As I said earlier, the old man hero looking back during the sunset of his life could have easily worked in this film. And they do address it, sometimes with emotional results. There are some great lines that Ford delivers that’ll put a lump in your throat. However, they could have gone way further into this. Without giving anything away, they do mention an idea with his son Mutt (LeBeouf) and I found myself wishing they had told that story instead.
Spielberg was missed greatly here. James Mangold is a perfectly cromulent director, with some great movies like Logan and Copland and a lot of middle of the road films like Ford V Ferrari and The Wolverine. While there were cool action set pieces and locations, a lot of the action felt forced or poorly executed. Spielberg is a genius; he will draw your eye to certain things and often he makes less into more. In Dial of Destiny, there were several action scenes where you couldn’t tell who was shooting at who or who was wearing what frogman suit.
Mangold also forgot about the humour inherent in an Indiana Jones movie. Indy drops some great, gruff one-liners here and there, but it didn’t have the playfulness of even the darker entry, Temple of Doom. If James Mangold could create such a brilliant swan song for Logan, why not for Indiana Jones as well?
Quick shout out to Mad Mikkelsen and his gang of henchmen. While it seems like low-hanging fruit to go get Mads for a villain role like this, he does an excellent job. Boyd Holbrook (playing a character similar to his role in Logan) and the hulking, 7’2 Olivier Richters are effective as well. While I’m throwing names out here, Toby Jones has a small, but important role as the elder Shaw. And much like Mads, when you need something like this done right, you grab Toby Jones.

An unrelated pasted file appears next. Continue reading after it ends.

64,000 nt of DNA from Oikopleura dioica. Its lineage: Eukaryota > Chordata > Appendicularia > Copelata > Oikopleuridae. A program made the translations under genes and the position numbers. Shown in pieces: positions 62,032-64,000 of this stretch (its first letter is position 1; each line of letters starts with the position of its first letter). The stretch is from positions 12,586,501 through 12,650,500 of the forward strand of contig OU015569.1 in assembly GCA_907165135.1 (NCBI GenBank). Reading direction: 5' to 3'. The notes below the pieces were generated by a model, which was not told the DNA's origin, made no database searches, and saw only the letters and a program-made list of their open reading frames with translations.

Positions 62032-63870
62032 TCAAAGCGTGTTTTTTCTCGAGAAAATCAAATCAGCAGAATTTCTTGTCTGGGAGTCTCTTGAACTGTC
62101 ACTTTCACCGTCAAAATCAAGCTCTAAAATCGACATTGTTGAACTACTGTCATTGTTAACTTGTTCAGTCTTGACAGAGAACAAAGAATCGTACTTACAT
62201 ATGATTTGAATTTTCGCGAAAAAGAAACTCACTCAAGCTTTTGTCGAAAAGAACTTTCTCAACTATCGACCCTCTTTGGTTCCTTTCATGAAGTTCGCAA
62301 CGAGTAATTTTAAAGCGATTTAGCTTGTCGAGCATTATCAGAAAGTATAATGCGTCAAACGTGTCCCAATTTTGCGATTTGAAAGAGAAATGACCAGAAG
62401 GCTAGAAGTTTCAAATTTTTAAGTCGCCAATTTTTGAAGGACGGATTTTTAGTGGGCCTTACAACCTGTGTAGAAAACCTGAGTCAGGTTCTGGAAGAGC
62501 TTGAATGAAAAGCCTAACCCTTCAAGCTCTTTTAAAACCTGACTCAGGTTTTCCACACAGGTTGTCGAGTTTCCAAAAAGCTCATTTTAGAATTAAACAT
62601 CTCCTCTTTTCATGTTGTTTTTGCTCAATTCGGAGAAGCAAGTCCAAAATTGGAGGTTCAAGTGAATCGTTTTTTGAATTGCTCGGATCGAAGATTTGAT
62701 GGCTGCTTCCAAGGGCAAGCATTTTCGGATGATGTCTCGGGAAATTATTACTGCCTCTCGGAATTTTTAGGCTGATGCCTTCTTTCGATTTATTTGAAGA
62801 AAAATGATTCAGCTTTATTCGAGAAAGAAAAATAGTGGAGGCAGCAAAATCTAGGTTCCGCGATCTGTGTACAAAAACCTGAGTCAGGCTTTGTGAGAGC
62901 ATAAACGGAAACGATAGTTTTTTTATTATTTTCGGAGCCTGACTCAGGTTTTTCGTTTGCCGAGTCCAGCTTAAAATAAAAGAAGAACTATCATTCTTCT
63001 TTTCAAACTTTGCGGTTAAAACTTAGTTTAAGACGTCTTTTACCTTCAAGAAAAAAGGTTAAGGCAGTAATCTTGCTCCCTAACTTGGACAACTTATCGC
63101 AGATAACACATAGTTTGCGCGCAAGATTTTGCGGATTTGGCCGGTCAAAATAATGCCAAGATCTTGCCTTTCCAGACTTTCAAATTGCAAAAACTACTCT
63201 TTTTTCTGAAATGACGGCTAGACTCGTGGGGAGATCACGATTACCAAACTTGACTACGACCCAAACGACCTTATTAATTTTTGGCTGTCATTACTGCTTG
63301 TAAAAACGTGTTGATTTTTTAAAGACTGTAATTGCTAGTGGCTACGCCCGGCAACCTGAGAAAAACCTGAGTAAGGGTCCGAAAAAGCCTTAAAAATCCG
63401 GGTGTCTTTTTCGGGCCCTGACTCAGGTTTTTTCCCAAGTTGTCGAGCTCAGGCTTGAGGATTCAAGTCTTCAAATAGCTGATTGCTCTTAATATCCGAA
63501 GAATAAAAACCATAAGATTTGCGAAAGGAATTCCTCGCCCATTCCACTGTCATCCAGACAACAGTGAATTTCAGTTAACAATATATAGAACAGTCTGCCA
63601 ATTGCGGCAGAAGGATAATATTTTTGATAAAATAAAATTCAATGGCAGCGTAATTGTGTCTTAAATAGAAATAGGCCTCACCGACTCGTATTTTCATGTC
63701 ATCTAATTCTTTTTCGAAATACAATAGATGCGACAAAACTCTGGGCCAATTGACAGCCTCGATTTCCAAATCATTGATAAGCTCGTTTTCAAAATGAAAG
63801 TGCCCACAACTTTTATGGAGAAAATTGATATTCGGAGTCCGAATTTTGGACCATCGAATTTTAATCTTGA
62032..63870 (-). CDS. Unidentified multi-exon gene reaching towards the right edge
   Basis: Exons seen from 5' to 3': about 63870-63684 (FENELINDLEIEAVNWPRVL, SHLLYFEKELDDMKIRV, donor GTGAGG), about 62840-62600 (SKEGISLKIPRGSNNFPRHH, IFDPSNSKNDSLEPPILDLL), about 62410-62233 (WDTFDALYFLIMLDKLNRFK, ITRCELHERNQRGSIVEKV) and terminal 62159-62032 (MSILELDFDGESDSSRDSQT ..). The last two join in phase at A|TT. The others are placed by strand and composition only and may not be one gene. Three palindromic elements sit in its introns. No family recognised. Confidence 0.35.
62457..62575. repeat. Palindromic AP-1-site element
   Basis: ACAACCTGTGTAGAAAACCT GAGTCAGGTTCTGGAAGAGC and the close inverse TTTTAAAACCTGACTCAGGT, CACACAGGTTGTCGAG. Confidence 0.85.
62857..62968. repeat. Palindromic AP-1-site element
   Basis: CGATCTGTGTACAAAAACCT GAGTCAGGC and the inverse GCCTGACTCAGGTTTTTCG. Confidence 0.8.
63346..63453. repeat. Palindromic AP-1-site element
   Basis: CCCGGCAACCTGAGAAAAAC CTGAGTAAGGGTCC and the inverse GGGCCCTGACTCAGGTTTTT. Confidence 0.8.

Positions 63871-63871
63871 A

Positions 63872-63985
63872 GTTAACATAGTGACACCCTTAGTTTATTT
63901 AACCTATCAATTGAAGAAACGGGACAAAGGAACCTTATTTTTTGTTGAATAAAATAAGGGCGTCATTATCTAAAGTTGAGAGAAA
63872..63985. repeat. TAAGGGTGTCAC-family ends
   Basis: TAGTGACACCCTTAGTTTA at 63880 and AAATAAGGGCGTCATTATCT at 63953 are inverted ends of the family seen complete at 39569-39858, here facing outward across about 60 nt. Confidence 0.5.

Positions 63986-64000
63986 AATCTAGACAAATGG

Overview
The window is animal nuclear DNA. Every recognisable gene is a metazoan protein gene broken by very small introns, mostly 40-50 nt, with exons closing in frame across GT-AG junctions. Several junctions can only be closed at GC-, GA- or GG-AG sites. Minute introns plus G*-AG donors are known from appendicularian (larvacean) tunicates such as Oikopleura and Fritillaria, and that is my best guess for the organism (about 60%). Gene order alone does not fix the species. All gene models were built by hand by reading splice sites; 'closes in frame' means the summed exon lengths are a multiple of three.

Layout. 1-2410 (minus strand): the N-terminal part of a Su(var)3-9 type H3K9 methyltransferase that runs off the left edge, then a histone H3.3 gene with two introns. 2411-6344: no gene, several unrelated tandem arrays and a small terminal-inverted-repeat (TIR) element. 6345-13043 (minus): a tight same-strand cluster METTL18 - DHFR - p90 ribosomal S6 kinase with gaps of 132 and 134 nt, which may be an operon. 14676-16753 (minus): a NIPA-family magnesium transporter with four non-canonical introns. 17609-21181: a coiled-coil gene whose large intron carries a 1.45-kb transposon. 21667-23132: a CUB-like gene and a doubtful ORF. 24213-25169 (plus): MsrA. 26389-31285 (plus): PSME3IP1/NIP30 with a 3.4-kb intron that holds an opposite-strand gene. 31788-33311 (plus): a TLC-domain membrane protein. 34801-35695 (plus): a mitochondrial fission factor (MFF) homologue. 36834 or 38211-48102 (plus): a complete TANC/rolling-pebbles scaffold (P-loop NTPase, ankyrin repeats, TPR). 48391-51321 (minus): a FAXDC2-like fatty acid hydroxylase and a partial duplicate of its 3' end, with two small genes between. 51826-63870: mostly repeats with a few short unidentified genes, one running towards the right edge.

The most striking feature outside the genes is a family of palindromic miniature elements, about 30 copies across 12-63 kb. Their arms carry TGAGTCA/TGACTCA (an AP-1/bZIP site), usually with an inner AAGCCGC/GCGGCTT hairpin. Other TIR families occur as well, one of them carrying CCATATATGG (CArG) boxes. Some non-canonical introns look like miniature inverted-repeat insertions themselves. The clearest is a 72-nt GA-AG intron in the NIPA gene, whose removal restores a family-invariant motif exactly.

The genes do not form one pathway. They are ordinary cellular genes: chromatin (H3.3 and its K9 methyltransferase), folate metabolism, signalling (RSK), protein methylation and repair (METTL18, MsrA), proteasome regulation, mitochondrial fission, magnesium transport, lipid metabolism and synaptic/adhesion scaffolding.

Ultimately, it was a messy film (I mean, no spoilers, but what happened to the whole plot thread about why he couldn’t return to New York? They just ignore that it was even a thing, which is super weak, considering it would be easy to cut out the set up if they had to cut the story for time).
I may soften on Dial of Destiny when I see it again, now that I know where the story goes. God/Kali knows I softened on Crystal Skulls on my recent rewatch (though it still had too many problems to be even a good Indy movie, I at least wasn’t hurling objects and profanity at the screen).
The ending for our hero, while it had a nice surprise, didn’t have the poetic oomph of a final goodbye. I guess I need to take solace and satisfaction in the idea that Last Crusade already achieved that perfect ending as they rode off into the sunset. If I had my own Dial of Destiny, I’d create an alternate reality where the last two movies never happened and Last Crusade was the true ending.
All that said, Dial of Destiny was a late-stage freebie. It’s hard to be mad at a franchise that gave me three of the best movies of my life. So thank you to Lucas, Spielberg, Ford and company. And farewell to Henry “Indiana” Jones, Jr, who we shall always remember, was named after the dog.